13Oct

Big Sickness Arrives in Alaska in 1918

During the spring of 1918, as World War I veterans returned to their home countries, flu spread across the world and sickened many people. By that fall, the virus had mutated and become a mass killer. It preyed on the young and healthy. A dull headache signaled the beginning. Then came chills so intense that […]

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29Sep

Alaska’s first serial killer strikes

Between 1912 and 1915, a number of single, unattached men mysteriously disappeared in Southeast Alaska. The few law enforcement officials in the territory were baffled, but a suspect finally emerged in the fall of 1915. A Petersburg man named Edward Krause, who’d run for the Territorial Legislature as a Socialist Party candidate in 1912, represented […]

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15Sep

Aunt Phil’s Trunk Volume Five coming soon!

The fifth volume in my Aunt Phil’s Trunk Alaska history series went off to the printers last week. If all goes as planned, it will be available before Thanksgiving! This 448-page book, which will sell for $19.95, completes the series and features the first 25 years of Alaska’s statehood. Just like the first four books […]

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01Sep

Black Wolf Squadron touches down in Nome

Soon after the end of World War I, Brigadier Gen. William “Billy” Mitchell organized a flight of four De Havilland DH-4B aircraft from Mineola, New York, to Nome. The general wanted to show that airplanes could play an integral part in the nation’s defense. The Alaska flying expedition was named the Black Wolf Squadron. The […]

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20Aug

An update of happenings with Aunt Phil

The Alaska State Fair is opening next Thursday, Aug. 27, and will run through Labor Day, Sept. 7. If you are planning to visit the fair this year, make sure to stop by my booth on the Purple Trail (next to the face-painting people and across from the Pasty Shack) and say “Hi!” In other […]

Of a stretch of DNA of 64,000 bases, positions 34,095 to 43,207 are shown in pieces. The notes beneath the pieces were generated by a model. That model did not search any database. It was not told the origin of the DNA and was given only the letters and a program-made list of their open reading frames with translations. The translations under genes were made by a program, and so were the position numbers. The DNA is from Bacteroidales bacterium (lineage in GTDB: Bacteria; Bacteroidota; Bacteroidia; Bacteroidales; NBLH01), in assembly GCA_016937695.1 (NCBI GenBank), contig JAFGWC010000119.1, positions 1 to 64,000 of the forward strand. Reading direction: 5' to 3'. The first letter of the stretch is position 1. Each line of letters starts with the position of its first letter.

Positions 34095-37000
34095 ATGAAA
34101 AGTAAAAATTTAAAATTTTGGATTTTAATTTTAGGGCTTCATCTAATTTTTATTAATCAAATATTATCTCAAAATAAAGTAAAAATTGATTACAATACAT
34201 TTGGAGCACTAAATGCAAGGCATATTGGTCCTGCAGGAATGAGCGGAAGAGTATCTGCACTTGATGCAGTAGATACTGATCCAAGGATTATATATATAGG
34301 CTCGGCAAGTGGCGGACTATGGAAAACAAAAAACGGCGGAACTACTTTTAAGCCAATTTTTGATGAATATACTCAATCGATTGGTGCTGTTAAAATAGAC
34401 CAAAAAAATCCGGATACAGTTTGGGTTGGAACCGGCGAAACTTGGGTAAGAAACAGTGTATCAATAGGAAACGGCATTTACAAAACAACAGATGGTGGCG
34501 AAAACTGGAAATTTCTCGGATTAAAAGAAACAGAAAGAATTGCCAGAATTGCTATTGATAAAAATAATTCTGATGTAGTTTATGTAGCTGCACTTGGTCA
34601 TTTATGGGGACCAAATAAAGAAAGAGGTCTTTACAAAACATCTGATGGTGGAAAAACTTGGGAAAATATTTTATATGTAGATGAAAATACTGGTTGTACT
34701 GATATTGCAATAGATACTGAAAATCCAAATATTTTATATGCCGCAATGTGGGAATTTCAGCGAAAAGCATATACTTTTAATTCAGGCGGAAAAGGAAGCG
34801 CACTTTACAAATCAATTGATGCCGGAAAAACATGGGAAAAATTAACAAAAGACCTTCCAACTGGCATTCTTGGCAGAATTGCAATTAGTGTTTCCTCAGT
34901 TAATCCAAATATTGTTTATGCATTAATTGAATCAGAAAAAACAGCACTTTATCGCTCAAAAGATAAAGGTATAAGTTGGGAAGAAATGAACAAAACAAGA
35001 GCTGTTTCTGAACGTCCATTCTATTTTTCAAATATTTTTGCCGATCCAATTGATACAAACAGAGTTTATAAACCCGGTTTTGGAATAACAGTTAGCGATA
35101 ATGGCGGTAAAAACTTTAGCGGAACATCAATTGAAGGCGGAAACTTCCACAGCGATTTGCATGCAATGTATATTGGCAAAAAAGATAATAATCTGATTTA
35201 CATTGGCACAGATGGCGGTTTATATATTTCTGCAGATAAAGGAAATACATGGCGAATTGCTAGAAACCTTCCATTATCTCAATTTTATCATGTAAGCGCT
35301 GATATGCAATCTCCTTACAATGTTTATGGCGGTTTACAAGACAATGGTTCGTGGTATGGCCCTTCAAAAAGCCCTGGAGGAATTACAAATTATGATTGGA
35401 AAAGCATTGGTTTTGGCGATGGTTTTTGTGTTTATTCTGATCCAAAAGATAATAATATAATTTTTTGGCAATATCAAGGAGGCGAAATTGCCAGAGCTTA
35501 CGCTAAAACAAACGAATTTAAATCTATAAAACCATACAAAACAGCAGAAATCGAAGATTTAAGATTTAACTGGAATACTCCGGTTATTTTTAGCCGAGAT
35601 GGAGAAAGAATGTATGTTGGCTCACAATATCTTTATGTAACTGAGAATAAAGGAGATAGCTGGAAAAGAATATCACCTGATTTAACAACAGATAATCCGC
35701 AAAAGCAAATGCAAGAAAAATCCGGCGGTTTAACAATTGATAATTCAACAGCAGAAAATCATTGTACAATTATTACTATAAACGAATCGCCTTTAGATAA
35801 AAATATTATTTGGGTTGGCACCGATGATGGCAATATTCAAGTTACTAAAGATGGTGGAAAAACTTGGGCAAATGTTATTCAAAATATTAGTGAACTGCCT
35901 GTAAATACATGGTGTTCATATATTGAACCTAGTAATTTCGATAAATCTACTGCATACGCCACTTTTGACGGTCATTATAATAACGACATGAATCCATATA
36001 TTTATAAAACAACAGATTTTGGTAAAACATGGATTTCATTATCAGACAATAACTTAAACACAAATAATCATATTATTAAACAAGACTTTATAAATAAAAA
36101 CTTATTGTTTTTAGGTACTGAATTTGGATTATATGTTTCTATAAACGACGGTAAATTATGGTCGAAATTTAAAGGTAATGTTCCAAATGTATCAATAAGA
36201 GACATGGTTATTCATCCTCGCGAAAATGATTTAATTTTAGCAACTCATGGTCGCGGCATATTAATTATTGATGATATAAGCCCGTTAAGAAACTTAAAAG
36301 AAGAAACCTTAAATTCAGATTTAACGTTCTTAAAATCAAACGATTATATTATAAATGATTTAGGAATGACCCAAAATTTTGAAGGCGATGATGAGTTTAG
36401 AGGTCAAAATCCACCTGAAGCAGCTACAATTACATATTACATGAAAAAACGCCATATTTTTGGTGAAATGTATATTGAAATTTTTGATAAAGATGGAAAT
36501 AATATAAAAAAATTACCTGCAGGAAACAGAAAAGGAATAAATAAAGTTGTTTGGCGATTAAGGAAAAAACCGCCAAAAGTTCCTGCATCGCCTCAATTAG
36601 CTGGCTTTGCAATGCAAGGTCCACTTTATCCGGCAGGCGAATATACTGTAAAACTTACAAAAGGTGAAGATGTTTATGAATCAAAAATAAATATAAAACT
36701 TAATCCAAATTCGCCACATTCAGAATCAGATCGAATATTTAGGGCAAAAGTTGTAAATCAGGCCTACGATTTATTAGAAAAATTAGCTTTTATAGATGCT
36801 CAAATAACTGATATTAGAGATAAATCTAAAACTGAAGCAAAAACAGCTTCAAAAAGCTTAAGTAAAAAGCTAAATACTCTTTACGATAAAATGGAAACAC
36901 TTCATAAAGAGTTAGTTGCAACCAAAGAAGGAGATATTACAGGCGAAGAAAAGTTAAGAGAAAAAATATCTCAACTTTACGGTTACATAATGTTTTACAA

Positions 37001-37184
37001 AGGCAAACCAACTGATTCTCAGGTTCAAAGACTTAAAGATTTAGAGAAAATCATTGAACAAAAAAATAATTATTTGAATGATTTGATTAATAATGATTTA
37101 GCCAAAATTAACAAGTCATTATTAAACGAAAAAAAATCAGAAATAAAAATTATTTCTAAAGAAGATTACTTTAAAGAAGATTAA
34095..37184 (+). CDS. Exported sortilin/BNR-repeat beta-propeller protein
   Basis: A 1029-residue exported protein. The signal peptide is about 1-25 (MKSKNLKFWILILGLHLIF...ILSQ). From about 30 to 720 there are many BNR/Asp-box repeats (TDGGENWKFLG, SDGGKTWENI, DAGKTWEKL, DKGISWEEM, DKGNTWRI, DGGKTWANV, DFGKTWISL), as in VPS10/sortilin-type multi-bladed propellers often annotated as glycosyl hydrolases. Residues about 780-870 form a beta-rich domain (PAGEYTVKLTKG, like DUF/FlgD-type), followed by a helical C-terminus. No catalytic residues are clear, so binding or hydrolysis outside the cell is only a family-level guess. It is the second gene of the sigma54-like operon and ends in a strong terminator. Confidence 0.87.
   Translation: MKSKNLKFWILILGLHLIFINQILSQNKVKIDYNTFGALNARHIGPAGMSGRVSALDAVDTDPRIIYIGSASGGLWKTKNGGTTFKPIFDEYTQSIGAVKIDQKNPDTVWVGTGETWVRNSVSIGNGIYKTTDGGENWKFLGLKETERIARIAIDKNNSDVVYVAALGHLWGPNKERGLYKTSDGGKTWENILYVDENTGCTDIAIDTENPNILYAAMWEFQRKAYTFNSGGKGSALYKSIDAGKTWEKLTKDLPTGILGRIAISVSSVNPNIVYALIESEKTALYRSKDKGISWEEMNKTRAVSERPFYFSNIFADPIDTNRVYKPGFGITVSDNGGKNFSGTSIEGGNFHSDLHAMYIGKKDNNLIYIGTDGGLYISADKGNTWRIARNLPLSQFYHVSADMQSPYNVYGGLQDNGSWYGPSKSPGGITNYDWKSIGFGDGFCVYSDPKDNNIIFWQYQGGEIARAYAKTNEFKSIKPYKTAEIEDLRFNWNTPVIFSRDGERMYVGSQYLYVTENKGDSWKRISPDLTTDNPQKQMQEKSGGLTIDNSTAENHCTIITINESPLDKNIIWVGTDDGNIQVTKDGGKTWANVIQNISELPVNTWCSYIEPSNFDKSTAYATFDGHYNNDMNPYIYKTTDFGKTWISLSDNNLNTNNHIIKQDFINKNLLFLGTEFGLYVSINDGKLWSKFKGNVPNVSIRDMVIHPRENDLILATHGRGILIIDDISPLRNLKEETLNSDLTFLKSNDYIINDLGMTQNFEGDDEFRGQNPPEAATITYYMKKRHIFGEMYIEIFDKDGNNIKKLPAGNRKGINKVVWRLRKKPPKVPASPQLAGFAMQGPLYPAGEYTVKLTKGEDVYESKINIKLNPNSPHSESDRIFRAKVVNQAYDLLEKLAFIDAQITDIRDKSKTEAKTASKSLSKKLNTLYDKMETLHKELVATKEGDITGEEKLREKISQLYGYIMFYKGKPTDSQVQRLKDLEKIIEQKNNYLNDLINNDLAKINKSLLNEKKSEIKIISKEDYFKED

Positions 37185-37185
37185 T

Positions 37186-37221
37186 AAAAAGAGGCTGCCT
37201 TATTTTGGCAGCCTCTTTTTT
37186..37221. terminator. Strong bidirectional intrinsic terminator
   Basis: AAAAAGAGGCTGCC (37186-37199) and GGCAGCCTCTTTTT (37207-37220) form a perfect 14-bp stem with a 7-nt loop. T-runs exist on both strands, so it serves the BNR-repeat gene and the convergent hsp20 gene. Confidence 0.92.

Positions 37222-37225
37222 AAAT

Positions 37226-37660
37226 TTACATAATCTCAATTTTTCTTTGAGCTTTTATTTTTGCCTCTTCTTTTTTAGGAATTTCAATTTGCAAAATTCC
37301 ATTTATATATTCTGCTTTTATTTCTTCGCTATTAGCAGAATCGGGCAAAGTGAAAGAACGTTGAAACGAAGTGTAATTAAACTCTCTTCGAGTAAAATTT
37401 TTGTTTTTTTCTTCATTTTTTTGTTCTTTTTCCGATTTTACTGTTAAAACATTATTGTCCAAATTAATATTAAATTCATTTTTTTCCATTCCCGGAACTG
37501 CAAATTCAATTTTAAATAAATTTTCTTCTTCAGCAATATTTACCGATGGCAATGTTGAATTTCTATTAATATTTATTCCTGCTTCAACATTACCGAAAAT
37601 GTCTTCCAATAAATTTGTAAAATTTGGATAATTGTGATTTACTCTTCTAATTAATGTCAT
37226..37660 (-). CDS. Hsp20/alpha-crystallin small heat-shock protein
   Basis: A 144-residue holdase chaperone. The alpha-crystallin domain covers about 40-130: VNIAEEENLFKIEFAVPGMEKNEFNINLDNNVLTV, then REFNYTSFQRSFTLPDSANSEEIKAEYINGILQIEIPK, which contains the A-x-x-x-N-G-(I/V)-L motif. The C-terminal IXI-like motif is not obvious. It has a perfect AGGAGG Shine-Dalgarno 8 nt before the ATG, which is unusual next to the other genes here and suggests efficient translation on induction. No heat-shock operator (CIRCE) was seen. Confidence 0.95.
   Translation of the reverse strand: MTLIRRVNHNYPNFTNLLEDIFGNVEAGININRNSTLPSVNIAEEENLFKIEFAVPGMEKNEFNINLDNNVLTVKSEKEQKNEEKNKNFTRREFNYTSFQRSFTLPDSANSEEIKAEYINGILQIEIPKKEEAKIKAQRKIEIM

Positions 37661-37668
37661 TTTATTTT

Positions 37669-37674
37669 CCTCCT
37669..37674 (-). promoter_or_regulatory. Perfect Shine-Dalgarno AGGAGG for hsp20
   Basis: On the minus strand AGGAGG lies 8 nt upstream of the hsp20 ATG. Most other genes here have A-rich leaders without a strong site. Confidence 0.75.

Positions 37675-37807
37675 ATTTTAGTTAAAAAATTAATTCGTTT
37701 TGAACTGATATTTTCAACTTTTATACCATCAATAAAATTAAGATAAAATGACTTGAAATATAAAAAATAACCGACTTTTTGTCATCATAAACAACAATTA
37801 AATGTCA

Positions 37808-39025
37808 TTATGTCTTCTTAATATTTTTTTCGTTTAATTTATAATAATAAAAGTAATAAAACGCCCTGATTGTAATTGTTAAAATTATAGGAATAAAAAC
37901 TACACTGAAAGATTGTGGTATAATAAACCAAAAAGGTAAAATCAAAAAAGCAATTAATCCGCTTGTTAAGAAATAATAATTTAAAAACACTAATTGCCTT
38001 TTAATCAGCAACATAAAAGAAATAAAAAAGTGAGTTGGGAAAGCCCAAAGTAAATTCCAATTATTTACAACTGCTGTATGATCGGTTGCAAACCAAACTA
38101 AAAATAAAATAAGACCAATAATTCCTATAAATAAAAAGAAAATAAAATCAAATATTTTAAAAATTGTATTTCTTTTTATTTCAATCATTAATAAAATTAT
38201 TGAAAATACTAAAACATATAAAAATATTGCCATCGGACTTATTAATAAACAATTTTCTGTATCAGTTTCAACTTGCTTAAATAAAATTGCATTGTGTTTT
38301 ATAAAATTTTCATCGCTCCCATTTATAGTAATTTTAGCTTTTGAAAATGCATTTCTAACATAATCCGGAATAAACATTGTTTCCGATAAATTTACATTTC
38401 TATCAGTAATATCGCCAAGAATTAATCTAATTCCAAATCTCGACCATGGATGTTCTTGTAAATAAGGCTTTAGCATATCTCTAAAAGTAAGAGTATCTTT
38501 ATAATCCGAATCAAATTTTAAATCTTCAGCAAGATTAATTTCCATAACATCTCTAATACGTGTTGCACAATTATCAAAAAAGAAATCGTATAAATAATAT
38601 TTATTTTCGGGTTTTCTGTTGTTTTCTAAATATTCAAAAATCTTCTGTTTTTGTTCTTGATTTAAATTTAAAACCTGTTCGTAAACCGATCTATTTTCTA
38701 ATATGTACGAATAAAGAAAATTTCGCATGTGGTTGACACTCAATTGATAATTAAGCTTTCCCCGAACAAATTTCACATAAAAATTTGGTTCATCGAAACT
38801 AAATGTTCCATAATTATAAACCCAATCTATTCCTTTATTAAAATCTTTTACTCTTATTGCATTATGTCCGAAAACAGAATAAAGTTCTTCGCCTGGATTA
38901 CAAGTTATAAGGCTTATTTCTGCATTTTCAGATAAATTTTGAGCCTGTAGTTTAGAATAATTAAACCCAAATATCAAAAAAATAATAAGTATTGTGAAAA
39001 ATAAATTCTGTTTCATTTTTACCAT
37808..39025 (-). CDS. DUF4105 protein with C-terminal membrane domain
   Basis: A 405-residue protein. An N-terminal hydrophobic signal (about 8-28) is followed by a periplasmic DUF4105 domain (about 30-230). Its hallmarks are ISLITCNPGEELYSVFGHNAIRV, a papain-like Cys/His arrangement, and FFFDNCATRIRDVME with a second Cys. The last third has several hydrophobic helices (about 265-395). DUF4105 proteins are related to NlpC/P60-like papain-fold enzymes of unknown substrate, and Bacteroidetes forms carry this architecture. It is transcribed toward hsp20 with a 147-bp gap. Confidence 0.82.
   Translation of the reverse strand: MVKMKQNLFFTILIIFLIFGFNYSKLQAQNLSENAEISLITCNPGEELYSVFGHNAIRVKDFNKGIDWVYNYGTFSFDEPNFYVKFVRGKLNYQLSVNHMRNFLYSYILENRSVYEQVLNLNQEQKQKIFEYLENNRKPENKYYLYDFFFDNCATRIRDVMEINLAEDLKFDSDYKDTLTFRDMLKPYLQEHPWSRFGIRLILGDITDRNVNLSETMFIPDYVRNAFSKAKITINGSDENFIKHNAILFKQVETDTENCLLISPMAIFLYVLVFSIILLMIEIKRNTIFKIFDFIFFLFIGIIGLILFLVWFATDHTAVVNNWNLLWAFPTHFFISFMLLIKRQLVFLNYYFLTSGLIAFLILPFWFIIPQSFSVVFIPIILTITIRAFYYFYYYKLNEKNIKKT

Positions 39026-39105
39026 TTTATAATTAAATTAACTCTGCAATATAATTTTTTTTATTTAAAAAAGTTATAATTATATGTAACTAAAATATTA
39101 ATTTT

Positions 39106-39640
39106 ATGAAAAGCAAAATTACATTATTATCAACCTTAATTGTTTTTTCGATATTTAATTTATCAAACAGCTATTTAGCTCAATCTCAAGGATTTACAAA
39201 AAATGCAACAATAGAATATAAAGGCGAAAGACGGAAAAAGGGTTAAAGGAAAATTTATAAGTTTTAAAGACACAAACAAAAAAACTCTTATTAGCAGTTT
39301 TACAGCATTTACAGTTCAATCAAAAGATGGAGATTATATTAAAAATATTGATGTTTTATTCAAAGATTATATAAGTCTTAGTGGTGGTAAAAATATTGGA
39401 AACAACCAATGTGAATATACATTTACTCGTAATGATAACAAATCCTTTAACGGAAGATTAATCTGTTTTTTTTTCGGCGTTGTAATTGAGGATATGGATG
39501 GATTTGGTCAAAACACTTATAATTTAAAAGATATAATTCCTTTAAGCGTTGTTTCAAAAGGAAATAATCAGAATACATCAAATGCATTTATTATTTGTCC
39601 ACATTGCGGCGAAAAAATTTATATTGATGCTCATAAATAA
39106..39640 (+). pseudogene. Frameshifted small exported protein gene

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04Aug

Alaska Natives earn recognition by 1900s

After decades of not being recognized by the federal government, Alaska Natives marked a milestone in the mid-1930s. Amended in 1936 to include Alaska, the Indian Reorganization Act of 1935 allowed American Indians to locally govern their affairs by a tribal government that was established by constitution and bylaws for each tribe. Through its enactment, […]

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22Jul

How did Alaska get its name?

The man credited with purchasing Alaska from the Russians in 1867 probably signed his name to more government documents than any man of his day. He also appears to be the chief architect of the name given to America’s new possession. William H. Seward, born May 16, 1801 in Orange County, New York, held many […]

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06Jul

Aunt Phil Featured on CBS KTVA Channel 11 Anchorage!

CBS KTVA Channel 11 of Anchorage featured Aunt Phil last Sunday on Rhonda McBride’s show, Frontiers, at 8:30 a.m. and 10:30 p.m. Reviews have been overwhelming – looks like people really enjoyed learning about a few colorful characters in early Anchorage history. Here is a link to the expanded Web version if you’d like to […]

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24Jun

St. Michael Alaska Awakens

On June 25, 1897, the sleepy old Russian town of St. Michael Alaska awoke when the river steamer Alice arrived with 25 miners from Dawson carrying $500,000 among them in gold dust. That was enough to liven up just about any town. But the party wasn’t over. Two days later, the P.B. Weare carried in […]

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10Jun

Gold helped settle Alaska

Gold fever began rather tepidly in Alaska. Although Russian fur traders were aware of gold deposits found in Russian America in the mid-1700-1800s, they weren’t anxious to have gold-seeking outsiders combing their new land. So they said little about the discoveries of the bright gold metal. English missionary Robert McDonald, who researchers say found gold […]

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